Just some excerpts from today’s coverage, to give policymakers and the public a sense of how the 10 year pact is viewed from inside the ad industry.
First, from Ad Age: “Yahoo is outsourcing search monetization to Google in a 10-year deal, the companies officially announced tonight. But advertisers see less competition and higher prices…But the agreement… doesn’t necessarily protect Yahoo from the possibilities that the deal will erode its search business in the long run or make Google an even more dominant player. When Google search ads are mixed in with Yahoo search ads for a particular search query, Google will almost always win the better placement… And if Google consistently wins, marketers may be less inclined to bother using the Yahoo system, instead choosing to put their optimization efforts toward a single system.”
Yahoo, Google Strike a Deal on Paid Search. Abbey Klaassen. Ad Age. June 12, 2008 [sub required]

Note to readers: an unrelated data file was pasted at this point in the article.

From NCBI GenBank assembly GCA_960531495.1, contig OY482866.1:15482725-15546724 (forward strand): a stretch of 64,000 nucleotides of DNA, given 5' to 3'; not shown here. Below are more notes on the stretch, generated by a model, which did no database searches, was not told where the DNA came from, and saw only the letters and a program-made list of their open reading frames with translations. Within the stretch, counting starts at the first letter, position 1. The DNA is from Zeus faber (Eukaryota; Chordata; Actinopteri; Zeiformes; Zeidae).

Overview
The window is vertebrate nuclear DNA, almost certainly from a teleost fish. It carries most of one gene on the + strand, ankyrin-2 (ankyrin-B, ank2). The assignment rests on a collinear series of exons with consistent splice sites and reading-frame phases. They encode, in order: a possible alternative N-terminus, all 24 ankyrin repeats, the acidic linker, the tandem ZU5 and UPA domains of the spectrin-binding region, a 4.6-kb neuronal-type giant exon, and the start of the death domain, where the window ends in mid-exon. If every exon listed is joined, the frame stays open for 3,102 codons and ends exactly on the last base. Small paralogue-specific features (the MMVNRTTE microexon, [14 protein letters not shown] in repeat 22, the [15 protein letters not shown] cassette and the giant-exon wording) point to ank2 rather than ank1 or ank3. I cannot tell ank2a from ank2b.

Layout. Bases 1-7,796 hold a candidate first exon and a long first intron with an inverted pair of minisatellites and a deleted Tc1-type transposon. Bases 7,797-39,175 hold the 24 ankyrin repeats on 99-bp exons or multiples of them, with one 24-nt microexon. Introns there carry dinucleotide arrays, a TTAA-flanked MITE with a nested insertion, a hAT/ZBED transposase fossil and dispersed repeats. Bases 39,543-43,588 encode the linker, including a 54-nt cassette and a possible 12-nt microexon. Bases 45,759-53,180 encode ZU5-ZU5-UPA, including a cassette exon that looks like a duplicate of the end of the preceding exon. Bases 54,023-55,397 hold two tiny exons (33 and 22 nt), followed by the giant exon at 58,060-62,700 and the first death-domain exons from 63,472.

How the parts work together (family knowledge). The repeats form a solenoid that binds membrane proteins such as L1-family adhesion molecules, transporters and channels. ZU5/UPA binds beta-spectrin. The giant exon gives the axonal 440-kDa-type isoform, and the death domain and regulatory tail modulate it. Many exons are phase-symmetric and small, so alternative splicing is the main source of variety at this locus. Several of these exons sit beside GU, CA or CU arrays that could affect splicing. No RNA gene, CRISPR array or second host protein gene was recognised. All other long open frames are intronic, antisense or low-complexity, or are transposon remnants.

Online Media Daily: “…some in the industry have questioned whether Yahoo brass thought about the repercussions of the deal in terms of competition and advertiser perception in the mid- to long-term.
“I think the financial rationale is pretty clear,” said Bryan Wiener, CEO of 360i. “But $450 million is a lot of money, so it can’t just be all tail terms that Google will be serving. I can’t imagine that there won’t be some very valuable commercial terms in that mix.” Wiener said that if advertisers no longer saw the value in buying keywords directly through Yahoo, then fewer companies would end up using (Yahoo’s Search Advertiser Platform) Panama in the long run.
According to Neeraj Kochhar, vice president/director of SMG Search, there are definite concerns among advertisers. “I don’t see this as a positive move in terms of competitive activity,” Kochhar said.”
Final Microsoft Rebuff Sends Yahoo into Google’s Arms. Tameka Kee. Online Media Daily. June 13, 2008 [reg. required]
Stephanie Clifford of the New York Times has a good blog post on advertising industry concerns about the deal.
From the Los Angeles Times, 6/14/08:Â “The consolidation of everything under Google is not good,” said Aimee Reker, global director of search at digital agency MRM Worldwide. “It will aggregate so much power and control in one place that it no longer is an open marketplace.”